I was accepted to a symposium! What the heck do I do now? 


Congratulations! If you were accepted to a research symposium, it will be fascinating. You get to share your research with others and make critical connections. You may even have the opportunity to travel somewhere! If you haven’t already, look into funding opportunities with your school to see if you can cover costs for the symposium.


Also, this would be the time to work on your paper or presentation for the symposium. You may feel tempted to put it on the back burner and worry about it later, especially if the seminar is a few months away. Those due dates come up quicker than you think, and it’s always better to start early and have extra time to prepare rather than start late and have to rush to finish preparing for the symposium. 


As a seasoned symposium presenter, here are a few tips to keep in mind: Keep track of your time! Often, different research symposia won’t give you a page or word limit to keep  to, but will rather tell you how much time you  have  to present (typically around 10-15 minutes per presenter). Reading 1 page of double-spaced essay writing can take roughly 2 minutes, so if your presentation has a time limit of 15 minutes, you want to have at most about seven pages of writing. Take the amount of time you have to present, and divide that number by 2, and that’s generally how many pages you want to be writing. 


  • Practice speaking your presentation, not just writing it! You’d be surprised how often people will write something, but when you present it, a sentence or phrase doesn’t sound the same in their head as it does out loud. Try to prepare for mistakes by reading your paper or practicing your presentation out loud to yourself before! 

  • Ask others questions! Most research symposia include a Q&A component at the end of the panel, and at least in my experience, it’s the scariest part of presenting because you never know what kinds of questions people might ask. To prepare for that, you can give your paper to trusted people in your circle (teachers, friends, or family) and ask them what questions they would ask if they were in the audience. Also, if you’re concerned, you can ask your panel moderator specific questions. The conversation often stops when the Q&A starts, and moderators want to avoid awkward silence, so they’ll ask a presenter an easy question to start the discussion. If you told them a question you wouldn’t mind answering, you could get the chance to shine with a question you know how to answer perfectly!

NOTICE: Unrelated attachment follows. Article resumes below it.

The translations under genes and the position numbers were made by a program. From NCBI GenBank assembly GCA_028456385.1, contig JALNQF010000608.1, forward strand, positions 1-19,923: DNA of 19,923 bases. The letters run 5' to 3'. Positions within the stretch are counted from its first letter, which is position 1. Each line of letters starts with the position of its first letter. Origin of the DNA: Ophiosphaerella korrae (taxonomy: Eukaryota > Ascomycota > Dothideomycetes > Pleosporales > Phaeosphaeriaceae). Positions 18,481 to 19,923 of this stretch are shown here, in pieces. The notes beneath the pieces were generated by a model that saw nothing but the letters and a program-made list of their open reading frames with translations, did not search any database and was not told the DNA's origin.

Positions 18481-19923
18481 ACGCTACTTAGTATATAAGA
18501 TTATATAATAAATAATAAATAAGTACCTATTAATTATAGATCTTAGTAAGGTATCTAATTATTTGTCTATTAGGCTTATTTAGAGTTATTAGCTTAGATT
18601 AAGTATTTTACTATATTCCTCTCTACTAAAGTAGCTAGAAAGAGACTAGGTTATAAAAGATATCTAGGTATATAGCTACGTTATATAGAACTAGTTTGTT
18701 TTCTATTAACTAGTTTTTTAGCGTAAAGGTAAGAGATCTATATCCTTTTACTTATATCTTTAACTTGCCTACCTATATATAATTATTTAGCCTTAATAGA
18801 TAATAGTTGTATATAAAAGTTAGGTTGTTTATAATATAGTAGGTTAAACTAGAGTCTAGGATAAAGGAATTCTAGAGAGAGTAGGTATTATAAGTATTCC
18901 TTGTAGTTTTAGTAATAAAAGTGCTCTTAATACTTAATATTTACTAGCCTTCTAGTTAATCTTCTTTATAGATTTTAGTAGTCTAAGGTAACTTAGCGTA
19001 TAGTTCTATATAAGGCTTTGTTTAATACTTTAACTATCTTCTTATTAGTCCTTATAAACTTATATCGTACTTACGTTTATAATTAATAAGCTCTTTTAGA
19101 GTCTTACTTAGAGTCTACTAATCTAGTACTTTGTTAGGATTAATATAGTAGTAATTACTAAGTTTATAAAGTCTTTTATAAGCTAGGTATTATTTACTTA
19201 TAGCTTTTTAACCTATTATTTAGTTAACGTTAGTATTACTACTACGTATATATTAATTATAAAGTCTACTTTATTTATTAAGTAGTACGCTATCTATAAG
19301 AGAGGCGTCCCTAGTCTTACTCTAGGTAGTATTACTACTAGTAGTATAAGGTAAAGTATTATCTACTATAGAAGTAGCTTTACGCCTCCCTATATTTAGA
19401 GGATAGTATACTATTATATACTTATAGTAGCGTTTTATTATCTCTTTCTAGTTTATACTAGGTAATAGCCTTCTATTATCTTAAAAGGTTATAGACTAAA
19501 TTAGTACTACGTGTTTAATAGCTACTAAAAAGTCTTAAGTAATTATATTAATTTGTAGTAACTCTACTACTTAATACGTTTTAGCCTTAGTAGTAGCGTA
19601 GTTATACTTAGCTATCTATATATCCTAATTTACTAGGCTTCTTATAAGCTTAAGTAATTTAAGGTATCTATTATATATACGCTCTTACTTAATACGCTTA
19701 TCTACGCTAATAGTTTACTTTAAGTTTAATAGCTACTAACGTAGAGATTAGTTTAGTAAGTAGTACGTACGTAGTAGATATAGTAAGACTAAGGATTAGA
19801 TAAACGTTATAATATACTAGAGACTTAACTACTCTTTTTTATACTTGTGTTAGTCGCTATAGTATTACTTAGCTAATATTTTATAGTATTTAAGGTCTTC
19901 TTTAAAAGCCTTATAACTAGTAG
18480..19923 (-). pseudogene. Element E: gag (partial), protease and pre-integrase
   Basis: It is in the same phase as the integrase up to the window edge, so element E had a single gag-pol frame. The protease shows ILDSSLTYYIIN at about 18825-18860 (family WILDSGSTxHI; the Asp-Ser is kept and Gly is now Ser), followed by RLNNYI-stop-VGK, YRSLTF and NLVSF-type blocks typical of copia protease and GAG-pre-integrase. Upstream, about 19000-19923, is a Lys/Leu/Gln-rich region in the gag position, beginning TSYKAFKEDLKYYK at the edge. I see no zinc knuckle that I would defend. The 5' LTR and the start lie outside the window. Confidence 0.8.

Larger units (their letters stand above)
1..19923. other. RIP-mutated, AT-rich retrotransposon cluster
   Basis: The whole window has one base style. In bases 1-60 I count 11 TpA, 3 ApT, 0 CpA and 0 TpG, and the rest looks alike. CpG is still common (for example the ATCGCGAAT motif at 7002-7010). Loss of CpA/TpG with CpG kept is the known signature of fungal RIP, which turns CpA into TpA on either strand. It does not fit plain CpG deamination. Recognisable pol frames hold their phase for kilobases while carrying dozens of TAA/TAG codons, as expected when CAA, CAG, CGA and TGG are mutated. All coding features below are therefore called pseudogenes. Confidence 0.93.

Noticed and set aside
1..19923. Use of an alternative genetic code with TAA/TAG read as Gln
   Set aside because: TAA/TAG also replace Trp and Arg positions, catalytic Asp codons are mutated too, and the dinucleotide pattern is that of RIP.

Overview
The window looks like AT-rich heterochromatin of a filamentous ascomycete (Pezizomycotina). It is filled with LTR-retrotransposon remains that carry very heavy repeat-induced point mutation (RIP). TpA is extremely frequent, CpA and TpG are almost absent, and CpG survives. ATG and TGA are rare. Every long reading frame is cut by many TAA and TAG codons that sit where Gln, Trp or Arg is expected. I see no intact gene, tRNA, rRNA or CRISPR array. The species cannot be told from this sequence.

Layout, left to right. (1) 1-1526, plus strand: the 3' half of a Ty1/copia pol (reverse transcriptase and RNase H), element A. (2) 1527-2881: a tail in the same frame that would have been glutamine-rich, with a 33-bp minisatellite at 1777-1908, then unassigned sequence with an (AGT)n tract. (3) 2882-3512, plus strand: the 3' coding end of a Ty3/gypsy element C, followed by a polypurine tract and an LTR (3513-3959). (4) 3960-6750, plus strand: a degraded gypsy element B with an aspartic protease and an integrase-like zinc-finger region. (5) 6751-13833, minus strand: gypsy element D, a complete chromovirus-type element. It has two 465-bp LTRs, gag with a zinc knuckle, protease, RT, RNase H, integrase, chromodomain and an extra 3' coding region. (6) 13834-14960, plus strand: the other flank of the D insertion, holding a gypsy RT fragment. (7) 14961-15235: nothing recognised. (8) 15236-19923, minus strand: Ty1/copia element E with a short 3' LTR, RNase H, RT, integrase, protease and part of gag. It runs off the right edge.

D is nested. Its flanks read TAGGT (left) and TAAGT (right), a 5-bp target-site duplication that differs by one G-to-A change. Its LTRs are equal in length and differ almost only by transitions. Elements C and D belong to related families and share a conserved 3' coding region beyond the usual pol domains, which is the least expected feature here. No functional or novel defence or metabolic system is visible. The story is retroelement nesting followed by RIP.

• Finally, know it’s okay not to know everything. The Q&A can be intimidating because you may face a question you don’t know the answer to – but that’s okay! You aren’t expected to know everything about your topic, and you can handle that kind of situation with grace.

  • Tell the person that you don’t know how to answer their question, but you will look into it, or you can recommend they look at another piece of research for an answer. I’ve done it myself, and nobody blames you for not knowing everything (and if they do, they’re not worth your time anyway). 


Participating in a research symposium can seem scary, but the ones I’ve been in have been primarily low-stakes, and I’m more relaxed once I’ve started presenting. It’s a great way to broaden your horizons academically and looks perfect on a job or grad school application. Below, I’ve included a list of potential research symposia to apply to for your perusal – but if you find one not on this list or would like to talk to a trusted teacher/mentor about it, don’t hesitate to take a look at the details and see if you’d like to apply! 


Research Symposia for Community College Students-


Bay Honors Consortium: https://bayhonors.org/symposium/ 

  • Date: May 4, 2024

  • Time: 10am-4:30pm

  • Location: Stanford University

  • Registration Fee: $35

  • Abstract Submission Deadline: February 14


Comparative Literature Undergraduate Research Symposium: https://calcomlitsymposium.wordpress.com/

  • Date: April 27th, 2024

  • Location: UC Berkeley

  • Registration Fee: N/A

  • Abstract Submission Deadline: February 7  


  • Date: April 24th, 2024

  • Time: 8am-5pm

  • Location: Fresno State University 

  • Registration Fee: N/A

  • Abstract Submission Deadline: February 15


Central Valley Honors Symposium

**To apply to this symposium, you must either be enrolled in an Honors course or be in the Leon S Peters Honors Program. For more information, please contact Deanna Garabedian at deanna.garabedian@reedleycollege.edu or Anya Connelly-Howland at anya.connelly@reedleycollege.edu